At Home with Art: Colin Painter (1999/2000)

Nine leading British sculptors created objects designed for mass production for display or use in the home sold in Homebase. In association with Tate and Homebase.

See also: Painter, Colin. At Home with Art:. London: Hayward Gallery, 1999.


Painting by Numbers: Komar & Melamid’s Scientific Guide to Art (1999)

Komar and Melamid’s interpretation of the “most wanted” and “most unwanted” paintings of fourteen countries titled “The People’s Choice”, organized and curated by ICI – Independent Curators International, touring to museums from September 1998 to December 2000.

How does “The People’s Choice” relate to the art people want for their homes in Swale?


Close Encounters of the Art Kind: Colin Painter (2002)

Six works made by six sculptors circulated around six households in NW1. “The householders lived with each for a month, siting them as they wished in relation to their own possessions”. The process was documented and  the resulting exhibition at the V&A presented “the six sculptures, with photographs of them in their temporary homes, along with the thoughts of both artists and householders about their meanings as told to me during the project”.

What would happen if (beyond being consumers) households become commissioners/co-producers? How can dematerialised art practices exist in the home?

See also: Painter, Colin. Contemporary Art and the Home. Oxford: Berg, 2002.


Corentine’s Turtle: Harrell Fletcher (2006)

A project with users of a sculpture park in Brittany, which resulted in artist Harrell Fletcher working with an eight year old boy, Corentine Senechal,  to realise the boy’s proposal for a turtle sculpture.


The Human Library (2000 – ongoing)

“A mobile library set up as a space for dialogue and interaction. Visitors to a Human Library are given the opportunity to speak informally with “people on loan”; this latter group being extremely varied in age, sex and cultural background”. Conceived of as an “innovative method designed to promote dialogue, reduce prejudices and encourage understanding”.

Can putting artists and audiences in direct contact “promote dialogue, reduce prejudices and encourage understanding?” How might a human interface to art production/consumption change the way artists and audiences think about eachother (and the work that’s made)? What kind of trust is required for households to let an unknown artist in to their homes?


The Art Lending Library: Walker & Bromich (2012)

An installation, curated by Michelle Emery-Barker (Market Gallery, Glasgow) which enabled the public to borrow artworks on a temporary basis to install in their homes over the course of Glasgow International 2012.

How do you get people who aren’t already engaged to engage?



Art in the home: Contemporary Art Society North (2013)

“Commercial galleries Arcade (London) and WORKS|PROJECTS (Bristol) staged bespoke exhibitions in the homes of Contemporary Art Society members […] Guests were taken from one home to the next on a day-long trail with lunch provided on route”.

What relevance do projects like this have outside “arty” circles?–-art-in-the-home/


Great Art in Ugly Rooms

Artist Paul Kremer’s blog of digitally manipulated images testing out how different artworks look in different settings. He writes:”We all know what great art looks like in museums. But what does it look like in non museums?” Some of the images are from anonymous donors some he’s made himself.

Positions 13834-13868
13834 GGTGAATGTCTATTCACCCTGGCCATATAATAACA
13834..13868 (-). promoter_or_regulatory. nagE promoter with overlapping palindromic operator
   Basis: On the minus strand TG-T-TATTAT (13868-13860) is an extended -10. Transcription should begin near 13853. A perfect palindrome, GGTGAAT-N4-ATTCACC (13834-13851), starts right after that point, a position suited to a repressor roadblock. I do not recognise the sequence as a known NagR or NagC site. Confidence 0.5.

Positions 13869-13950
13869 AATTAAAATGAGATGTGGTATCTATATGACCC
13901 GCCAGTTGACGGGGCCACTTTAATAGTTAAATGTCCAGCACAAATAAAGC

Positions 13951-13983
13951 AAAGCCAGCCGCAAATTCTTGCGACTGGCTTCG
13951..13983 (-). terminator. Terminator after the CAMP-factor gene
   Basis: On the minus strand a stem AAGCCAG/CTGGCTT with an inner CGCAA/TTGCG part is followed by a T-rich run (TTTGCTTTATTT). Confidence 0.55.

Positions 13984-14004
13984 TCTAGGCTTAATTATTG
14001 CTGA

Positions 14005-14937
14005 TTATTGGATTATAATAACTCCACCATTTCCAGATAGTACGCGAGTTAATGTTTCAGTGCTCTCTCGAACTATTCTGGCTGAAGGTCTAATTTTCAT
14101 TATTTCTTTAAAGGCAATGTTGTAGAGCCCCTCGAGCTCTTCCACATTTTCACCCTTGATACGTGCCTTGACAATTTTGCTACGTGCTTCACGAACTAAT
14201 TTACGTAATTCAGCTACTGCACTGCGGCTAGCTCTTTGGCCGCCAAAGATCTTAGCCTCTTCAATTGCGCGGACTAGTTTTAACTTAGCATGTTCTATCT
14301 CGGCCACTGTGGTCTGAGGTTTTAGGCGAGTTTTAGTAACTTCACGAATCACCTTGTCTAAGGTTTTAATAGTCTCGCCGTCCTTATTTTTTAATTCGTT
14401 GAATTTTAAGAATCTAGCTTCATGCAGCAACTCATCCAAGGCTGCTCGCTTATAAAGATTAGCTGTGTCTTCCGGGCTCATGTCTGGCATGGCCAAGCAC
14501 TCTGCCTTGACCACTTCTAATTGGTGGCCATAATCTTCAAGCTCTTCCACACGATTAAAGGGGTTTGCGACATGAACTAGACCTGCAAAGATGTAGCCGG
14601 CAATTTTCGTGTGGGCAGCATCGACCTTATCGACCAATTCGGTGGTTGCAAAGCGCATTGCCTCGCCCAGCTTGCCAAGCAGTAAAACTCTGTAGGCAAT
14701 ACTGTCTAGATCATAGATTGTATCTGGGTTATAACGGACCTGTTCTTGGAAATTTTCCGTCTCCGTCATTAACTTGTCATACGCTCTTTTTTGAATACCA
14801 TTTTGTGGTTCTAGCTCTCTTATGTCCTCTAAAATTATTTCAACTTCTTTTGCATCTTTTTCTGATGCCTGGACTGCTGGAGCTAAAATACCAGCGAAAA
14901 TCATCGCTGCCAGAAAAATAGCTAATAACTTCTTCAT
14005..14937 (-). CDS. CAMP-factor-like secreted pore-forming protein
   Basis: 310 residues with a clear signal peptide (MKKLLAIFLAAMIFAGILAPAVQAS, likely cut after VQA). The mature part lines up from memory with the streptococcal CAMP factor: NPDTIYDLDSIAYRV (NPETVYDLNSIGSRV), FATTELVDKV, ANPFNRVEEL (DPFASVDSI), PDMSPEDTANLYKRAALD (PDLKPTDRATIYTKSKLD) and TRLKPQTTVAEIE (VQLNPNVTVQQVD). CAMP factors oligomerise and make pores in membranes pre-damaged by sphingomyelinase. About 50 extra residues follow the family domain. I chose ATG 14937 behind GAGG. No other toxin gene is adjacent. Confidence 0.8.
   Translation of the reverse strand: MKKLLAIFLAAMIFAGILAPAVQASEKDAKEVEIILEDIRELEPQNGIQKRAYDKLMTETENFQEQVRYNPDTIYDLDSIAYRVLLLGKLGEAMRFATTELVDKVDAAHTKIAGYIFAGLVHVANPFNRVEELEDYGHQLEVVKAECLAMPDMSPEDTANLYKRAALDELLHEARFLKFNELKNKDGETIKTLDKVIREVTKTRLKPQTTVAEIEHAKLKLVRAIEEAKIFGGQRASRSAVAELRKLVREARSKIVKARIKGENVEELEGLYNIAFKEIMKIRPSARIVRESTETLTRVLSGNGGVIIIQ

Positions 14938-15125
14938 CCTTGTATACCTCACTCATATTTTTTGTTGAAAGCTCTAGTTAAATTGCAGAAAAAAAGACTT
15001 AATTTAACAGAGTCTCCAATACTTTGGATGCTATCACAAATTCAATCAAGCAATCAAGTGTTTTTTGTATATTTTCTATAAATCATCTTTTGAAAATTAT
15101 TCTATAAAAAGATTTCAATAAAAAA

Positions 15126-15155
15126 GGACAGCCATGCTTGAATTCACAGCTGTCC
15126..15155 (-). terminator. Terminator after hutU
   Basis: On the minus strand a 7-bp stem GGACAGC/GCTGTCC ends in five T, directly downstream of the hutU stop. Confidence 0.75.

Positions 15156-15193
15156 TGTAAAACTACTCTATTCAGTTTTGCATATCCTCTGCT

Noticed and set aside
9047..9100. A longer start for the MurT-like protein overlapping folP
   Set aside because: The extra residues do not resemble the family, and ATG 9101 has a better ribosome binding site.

Democracy Has Bad Taste: Grayson Perry (15 October 2013)

Grayson Perry’s first Reith lecture which discusses taste and the validation of quality in contemporary art including the relationship between the custodians of the art world and the general public.


Arts Council Quiz on Audience Engagement: “What segment am I?”

The Arts Council Segmentation tool:  6 questions to determine whether you’re “highly engaged” (urban arts eclectic or traditional culture vultures) “somewhat engaged” (fun, fashion and friends, mature explorersdinner and a show, family and community focused, bedroom DJsmid-life hobbyists or retired arts and crafts or “not currently engaged” (time-poor dreamersa quiet pint with the matcholder and home-bound or limited means, nothing fancy.

Can engagement really be reduced to 13 categories? What insights can an in depth case study provide?


Houses as Museums/Museums as Houses (2014)

2014’s MGHG Conference, taking place at the Wallace Collection, is on the theme of musuems and domestic spaces.

Museums were born in the houses of wealthy collectors, but what relationship do those with limited financial means have to these processes? What happens when public finance is used to support the collection of art in individual  homes? Can commissioning/collecting be democratised and how does this relate to the art market?


Taste & the Home – Chelsea College of Art (16 May 2014)

A session as part of TASTE AFTER BOURDIEU, a conference exploring the current relationship between aesthetic judgement and social distinction. This international panel of Prof Ben Highmore, Prof Susan Kaiser, Dr Michel McMillan and  Prof Carol Tulloch, will consider taste and the everyday in private and public spaces.


Participation & Engagement in the Arts: Leeds Metropolitan University

A Knowledge Exchange Network exploring key issues in participation and engagement in the arts.


Culture in Action (1993)

A project in Chicago providing “forums for culture in otherwise undeserved communities by generating culture from within the communities themselves”.

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